HHS OCR investigating Vanderbilt University Medical Center over release of transgender care records to Tenn. AG

Updated Aug. 14, 11:00 a.m.

Vanderbilt University Medical Center (VUMC) is under federal scrutiny amidst a legal challenge over its decision to release the medical records of patients receiving gender-affirming care to Tennessee law enforcement.

In a statement, a representative of VUMC confirmed that the academic system has "been contacted by and are working with" the Department of Health and Human Services (HHS)' Office of Civil Rights (OCR).

"We have no further comment since this is an ongoing investigation," the representative told Fierce Healthcare. 

VUMC has become a key focus in Nashville's political dispute over transgender care access. The system confirmed allegations filed in a class-action lawsuit last month that it had released patients' information to Tennessee Attorney General Jonathan Skrmetti’s office (see the original story detailing the case below).

The attorney general's office made those requests via three Civil Investigative Demands, which it said were part of an investigation into billing fraud. VUMC said it was legally compelled to adhere to the demands, but that the system had been in "ongoing discussions" with the office over whether additional information requested regarding the system's transgender care services was necessary.

In the class action, patient plaintiffs argued that the system should have pushed back harder on the attorney general office's demands in light of "the state’s active targeting of the transgender community," referencing recent Tennessee bills and policies regarding transgender individuals.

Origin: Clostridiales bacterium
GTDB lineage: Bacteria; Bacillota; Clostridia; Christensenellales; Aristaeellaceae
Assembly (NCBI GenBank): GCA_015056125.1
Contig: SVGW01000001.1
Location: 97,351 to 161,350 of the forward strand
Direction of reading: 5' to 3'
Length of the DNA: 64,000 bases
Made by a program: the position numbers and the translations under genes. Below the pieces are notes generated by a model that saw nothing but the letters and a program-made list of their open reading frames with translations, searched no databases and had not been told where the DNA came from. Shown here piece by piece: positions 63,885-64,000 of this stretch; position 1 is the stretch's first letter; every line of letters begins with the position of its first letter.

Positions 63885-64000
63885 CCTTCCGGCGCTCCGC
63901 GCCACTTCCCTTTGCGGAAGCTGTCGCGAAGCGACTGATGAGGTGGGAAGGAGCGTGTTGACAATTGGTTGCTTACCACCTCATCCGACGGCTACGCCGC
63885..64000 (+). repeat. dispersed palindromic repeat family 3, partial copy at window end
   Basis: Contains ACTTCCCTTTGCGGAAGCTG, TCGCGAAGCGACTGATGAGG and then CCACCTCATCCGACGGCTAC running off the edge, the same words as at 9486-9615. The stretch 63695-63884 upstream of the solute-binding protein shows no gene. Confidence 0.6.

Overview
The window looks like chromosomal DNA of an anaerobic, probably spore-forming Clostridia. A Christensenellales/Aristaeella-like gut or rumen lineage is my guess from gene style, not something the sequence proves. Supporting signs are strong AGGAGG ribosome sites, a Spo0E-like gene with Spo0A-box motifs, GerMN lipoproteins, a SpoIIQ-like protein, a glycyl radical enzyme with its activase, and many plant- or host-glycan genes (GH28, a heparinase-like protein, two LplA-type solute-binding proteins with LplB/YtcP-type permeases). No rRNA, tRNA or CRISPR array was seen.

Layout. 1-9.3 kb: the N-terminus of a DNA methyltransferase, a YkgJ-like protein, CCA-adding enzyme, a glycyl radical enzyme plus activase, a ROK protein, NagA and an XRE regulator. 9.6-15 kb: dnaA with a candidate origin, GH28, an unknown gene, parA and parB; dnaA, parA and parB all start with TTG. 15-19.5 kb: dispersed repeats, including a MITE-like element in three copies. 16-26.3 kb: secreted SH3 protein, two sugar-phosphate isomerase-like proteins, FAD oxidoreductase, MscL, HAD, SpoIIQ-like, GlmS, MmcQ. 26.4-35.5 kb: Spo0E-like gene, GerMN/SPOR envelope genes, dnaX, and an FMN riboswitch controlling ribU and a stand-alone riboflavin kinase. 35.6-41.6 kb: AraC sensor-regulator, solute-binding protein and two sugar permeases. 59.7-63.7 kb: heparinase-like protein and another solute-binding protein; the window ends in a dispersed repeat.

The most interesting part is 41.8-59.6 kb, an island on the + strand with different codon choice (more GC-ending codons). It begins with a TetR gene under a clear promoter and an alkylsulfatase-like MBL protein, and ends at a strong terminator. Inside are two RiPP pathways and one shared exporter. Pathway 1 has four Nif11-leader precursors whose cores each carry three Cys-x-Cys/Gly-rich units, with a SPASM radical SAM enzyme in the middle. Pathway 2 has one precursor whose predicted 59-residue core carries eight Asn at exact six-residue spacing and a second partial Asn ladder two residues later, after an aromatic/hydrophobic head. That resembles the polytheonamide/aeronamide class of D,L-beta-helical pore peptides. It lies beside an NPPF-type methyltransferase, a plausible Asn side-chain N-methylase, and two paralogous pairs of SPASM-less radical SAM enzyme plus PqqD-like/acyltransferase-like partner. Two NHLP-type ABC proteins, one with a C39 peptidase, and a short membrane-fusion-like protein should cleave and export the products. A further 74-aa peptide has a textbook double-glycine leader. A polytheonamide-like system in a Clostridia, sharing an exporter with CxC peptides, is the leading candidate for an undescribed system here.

An attorney for the plaintiffs also told a Nashville local news team that she had been discussing VUMC's handling of her clients' records with OCR, and that the case "is a priority for them." 

July 27, 2023

Vanderbilt University Medical Center (VUMC) was hit with a class-action lawsuit this week by patients who said its decision to turn over the medical records of patients receiving gender-affirming care at its Transgender Health Clinic to the state was negligent and harmful.

The case was filed anonymously in Davidson County Chancery Court by two patients who received care at the transgender clinic, both of whom were among the 106 patients whose information was provided by VUMC in response to three Civil Investigative Demands (CID) from Tennessee Attorney General Jonathan Skrmetti’s office.

The attorney general’s office has been investigating VUMC and other related providers since September over claims that a VUMC doctor “publicly described her manipulation of medical billing codes to evade coverage limitations on gender-related treatment,” according to a June statement from the office.  

The plaintiffs wrote in their complaint that state officials including the attorney general had adopted an “anti-transgender agenda,” referencing a slew of Tennessee bills passed or proposed regarding transgender people’s use of public restrooms, participation in school sports and gender-affirming care for minors.

The health system “knew about the state’s active targeting of the transgender community” and “at a minimum, VUMC should have pushed back on the AG’s request for personally identifiable information,” the plaintiffs wrote.

“Nevertheless, it appears that instead of pushing back, VUMC simply complied with the AG’s demand and turned over all requested records. Those records included the personally identifying information of its patients and some of the most intimate details of their private lives,” plaintiffs wrote.

The plaintiffs accused VUMC of breach of contract, violation of consumer protections and negligence that led to “actual damages including increases in emotional distress, anguish, and higher costs of medical care going forward." Their class action seeks an injunction requiring VUMC to better safeguard patients’ private information and monetary damages.

Information requested in the CIDs included intake forms, patient charts, assessments and patients who had been referred to the transgender care center but only had an initial visit. The latter request and others, plaintiffs said, “exceeded even the stated nature of the investigation."